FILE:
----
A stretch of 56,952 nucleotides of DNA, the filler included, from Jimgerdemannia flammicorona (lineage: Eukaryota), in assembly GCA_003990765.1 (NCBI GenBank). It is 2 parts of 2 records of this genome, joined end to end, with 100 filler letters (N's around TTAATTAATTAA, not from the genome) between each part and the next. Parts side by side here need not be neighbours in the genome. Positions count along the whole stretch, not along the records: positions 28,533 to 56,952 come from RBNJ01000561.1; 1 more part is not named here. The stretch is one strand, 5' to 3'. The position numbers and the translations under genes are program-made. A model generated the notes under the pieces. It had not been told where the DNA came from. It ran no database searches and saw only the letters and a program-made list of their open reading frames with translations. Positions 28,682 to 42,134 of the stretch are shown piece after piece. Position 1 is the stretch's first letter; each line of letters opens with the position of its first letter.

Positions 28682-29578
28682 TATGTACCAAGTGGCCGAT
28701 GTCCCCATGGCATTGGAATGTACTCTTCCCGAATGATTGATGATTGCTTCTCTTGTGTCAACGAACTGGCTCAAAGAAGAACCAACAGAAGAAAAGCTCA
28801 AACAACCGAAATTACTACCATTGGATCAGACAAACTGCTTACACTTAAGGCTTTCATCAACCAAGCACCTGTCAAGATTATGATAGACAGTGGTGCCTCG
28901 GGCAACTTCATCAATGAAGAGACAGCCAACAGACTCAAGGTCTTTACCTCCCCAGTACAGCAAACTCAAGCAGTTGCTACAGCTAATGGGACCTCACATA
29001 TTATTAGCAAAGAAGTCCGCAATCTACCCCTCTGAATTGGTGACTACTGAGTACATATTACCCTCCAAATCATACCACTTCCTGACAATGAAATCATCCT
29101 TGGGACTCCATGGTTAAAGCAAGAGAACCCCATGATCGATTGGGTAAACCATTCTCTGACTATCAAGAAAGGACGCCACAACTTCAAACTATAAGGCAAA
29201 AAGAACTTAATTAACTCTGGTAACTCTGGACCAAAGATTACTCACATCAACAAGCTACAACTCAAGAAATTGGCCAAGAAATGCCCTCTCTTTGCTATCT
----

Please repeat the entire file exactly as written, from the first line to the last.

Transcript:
A stretch of 56,952 nucleotides of DNA, the filler included, from Jimgerdemannia flammicorona (lineage: Eukaryota), in assembly GCA_003990765.1 (NCBI GenBank). It is 2 parts of 2 records of this genome, joined end to end, with 100 filler letters (N's around TTAATTAATTAA, not from the genome) between each part and the next. Parts side by side here need not be neighbours in the genome. Positions count along the whole stretch, not along the records: positions 28,533 to 56,952 come from RBNJ01000561.1; 1 more part is not named here. The stretch is one strand, 5' to 3'. The position numbers and the translations under genes are program-made. A model generated the notes under the pieces. It had not been told where the DNA came from. It ran no database searches and saw only the letters and a program-made list of their open reading frames with translations. Positions 28,682 to 42,134 of the stretch are shown piece after piece. Position 1 is the stretch's first letter; each line of letters opens with the position of its first letter.

Positions 28682-29578
28682 TATGTACCAAGTGGCCGAT
28701 GTCCCCATGGCATTGGAATGTACTCTTCCCGAATGATTGATGATTGCTTCTCTTGTGTCAACGAACTGGCTCAAAGAAGAACCAACAGAAGAAAAGCTCA
28801 AACAACCGAAATTACTACCATTGGATCAGACAAACTGCTTACACTTAAGGCTTTCATCAACCAAGCACCTGTCAAGATTATGATAGACAGTGGTGCCTCG
28901 GGCAACTTCATCAATGAAGAGACAGCCAACAGACTCAAGGTCTTTACCTCCCCAGTACAGCAAACTCAAGCAGTTGCTACAGCTAATGGGACCTCACATA
29001 TTATTAGCAAAGAAGTCCGCAATCTACCCCTCTGAATTGGTGACTACTGAGTACATATTACCCTCCAAATCATACCACTTCCTGACAATGAAATCATCCT
29101 TGGGACTCCATGGTTAAAGCAAGAGAACCCCATGATCGATTGGGTAAACCATTCTCTGACTATCAAGAAAGGACGCCACAACTTCAAACTATAAGGCAAA
29201 AAGAACTTAATTAACTCTGGTAACTCTGGACCAAAGATTACTCACATCAACAAGCTACAACTCAAGAAATTGGCCAAGAAATGCCCTCTCTTTGCTATCT